Tuesday, October 30, 2012

Making Accountability Count

Redefining American High Schools for the 21st Century - Part 2

In the first installment of this series, I talked about how high schools have a two-track system: advanced courses for the top students, and a one-size-fits-all program for everyone else.

The public is currently screaming for increased accountability, so what measures do we utilize to hold our education systems accountable? The fact that the answer to that question is nearly always multiple choice tests is another testament to the true nature of our educational philosophy. There is no doubt that there are multiple choice tests that can, to a degree, measure higher levels of thinking, but these sorts of tests are reductionist in nature, and sacrifice subtlety of interpretation for ease of scoring. What’s worse, is that basing accountability on multiple choice tests encourages, perhaps even forces, a reductionist style of instruction that focuses on distinguishing between concrete possible answers rather than formulating solutions from disparate information.

This has come about because in response to the call for greater accountability, we have put the cart before the horse. The proper sequence would have been to determine what students needed to know and be able to do when they go out into the real world, then based on that information, to design assessments that appropriately measured the degree to which students are able to demonstrate their knowledge and skills. Instead, we took the kinds of assessments commonly in use, then formulated standards that described what students needed to know in order to score well on those tests. 

Of course the thousands of educators who sat on those hundreds of committees and formulated standards will disagree with this description. I, however, find it impossible to look at the standards we’ve been saddled with and not be reminded of the old adage that if the only tool you have is a hammer, everything looks like a nail.

In fairness, these committees probably did try to start from what students needed to know and be able to do. However, it was, and is, all too easy to let the tool we already have in the toolbox–the multiple choice test–confuse us into believing that what this kind of test measures, because it is what we are accustomed to measuring, is what students need to know and do. 

So, to get the cart back behind the horse, what do we want students to be able to know and do?

If we believe that what students need to succeed in life is the ability to recognize a correct solution from one of a limited number of options, then multiple choice instruction and accountability is the right system.

If on the other hand, if we believe that students will experience success in their future careers because they have the ability to process information from a variety of sources, recognize and connect patterns, predict future trends and applications, and communicate results in an appropriate format, then we ought to recognize that no matter what kind of improvement current accountability systems might produce, the results are illusory. In an increasingly complex world, it is more important than ever to teach student to think, then measure their thinking utilizing methods that ask them to make their thought process tangible via some kind of performance.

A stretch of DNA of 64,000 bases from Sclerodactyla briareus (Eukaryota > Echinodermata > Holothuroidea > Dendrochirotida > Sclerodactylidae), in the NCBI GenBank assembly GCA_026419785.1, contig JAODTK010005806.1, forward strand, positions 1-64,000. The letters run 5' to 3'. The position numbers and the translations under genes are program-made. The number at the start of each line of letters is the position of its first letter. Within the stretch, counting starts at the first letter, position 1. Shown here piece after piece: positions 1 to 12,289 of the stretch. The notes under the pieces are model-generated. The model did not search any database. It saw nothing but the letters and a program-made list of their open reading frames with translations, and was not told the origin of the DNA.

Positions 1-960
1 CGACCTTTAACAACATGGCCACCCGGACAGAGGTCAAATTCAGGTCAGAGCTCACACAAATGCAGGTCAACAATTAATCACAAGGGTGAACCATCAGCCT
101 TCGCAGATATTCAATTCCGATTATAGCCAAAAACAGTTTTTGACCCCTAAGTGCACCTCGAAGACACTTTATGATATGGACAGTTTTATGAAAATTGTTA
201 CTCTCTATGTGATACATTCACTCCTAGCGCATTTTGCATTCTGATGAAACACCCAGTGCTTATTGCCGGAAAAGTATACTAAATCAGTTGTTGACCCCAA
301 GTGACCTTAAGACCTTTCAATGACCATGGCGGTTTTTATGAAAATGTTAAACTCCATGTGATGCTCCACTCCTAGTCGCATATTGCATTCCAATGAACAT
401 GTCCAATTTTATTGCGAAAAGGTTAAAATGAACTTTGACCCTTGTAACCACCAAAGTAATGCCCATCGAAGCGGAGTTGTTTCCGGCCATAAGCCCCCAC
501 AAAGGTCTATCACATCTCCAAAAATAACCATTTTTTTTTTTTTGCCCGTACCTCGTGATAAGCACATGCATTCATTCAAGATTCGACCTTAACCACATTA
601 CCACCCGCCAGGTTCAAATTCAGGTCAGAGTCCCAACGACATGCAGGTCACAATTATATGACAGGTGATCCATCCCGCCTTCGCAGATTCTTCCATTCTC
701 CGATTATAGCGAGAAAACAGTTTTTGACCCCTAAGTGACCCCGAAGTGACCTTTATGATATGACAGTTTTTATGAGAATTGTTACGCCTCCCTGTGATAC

There are plenty of models, either in use now or used in the recent past, for how to do performance based assessment of many different types. For example, the California High School Exit Examination currently uses a writing sample as part of the requirement for graduation. Students write a response to a writing task from one of five types of writing. They are scored by teams of teachers using a process where groups of teachers meet, review a rubric, which specifically describes the performance of students at a number of levels. The teachers then go through a process using sample papers that all the scorers read, assign a score, then discuss why they assigned that score. The papers are then read by two teachers, with a third scorer weighing in if the first two scores are too far apart. This process, despite the subjectivity, produces remarkably consistent scores.

However, it is time consuming and more expensive than multiple choice assessment. 

It is a human tendency, I think, to be attracted to simple answers to complex problems. Those simple answers mislead us into thinking we have solved the problem, which is almost always not the case. 

Complex measures, like performance assessment, can be messy, but will produce much more nuanced results that tell us more about the real-world capabilities of students. We just have to be willing to pay for them.

Future posts will discuss:
  • Does Every Student Need College?
  • Re-energizing Career and Technical Education
  • High Level Thinking Isn’t Just for College

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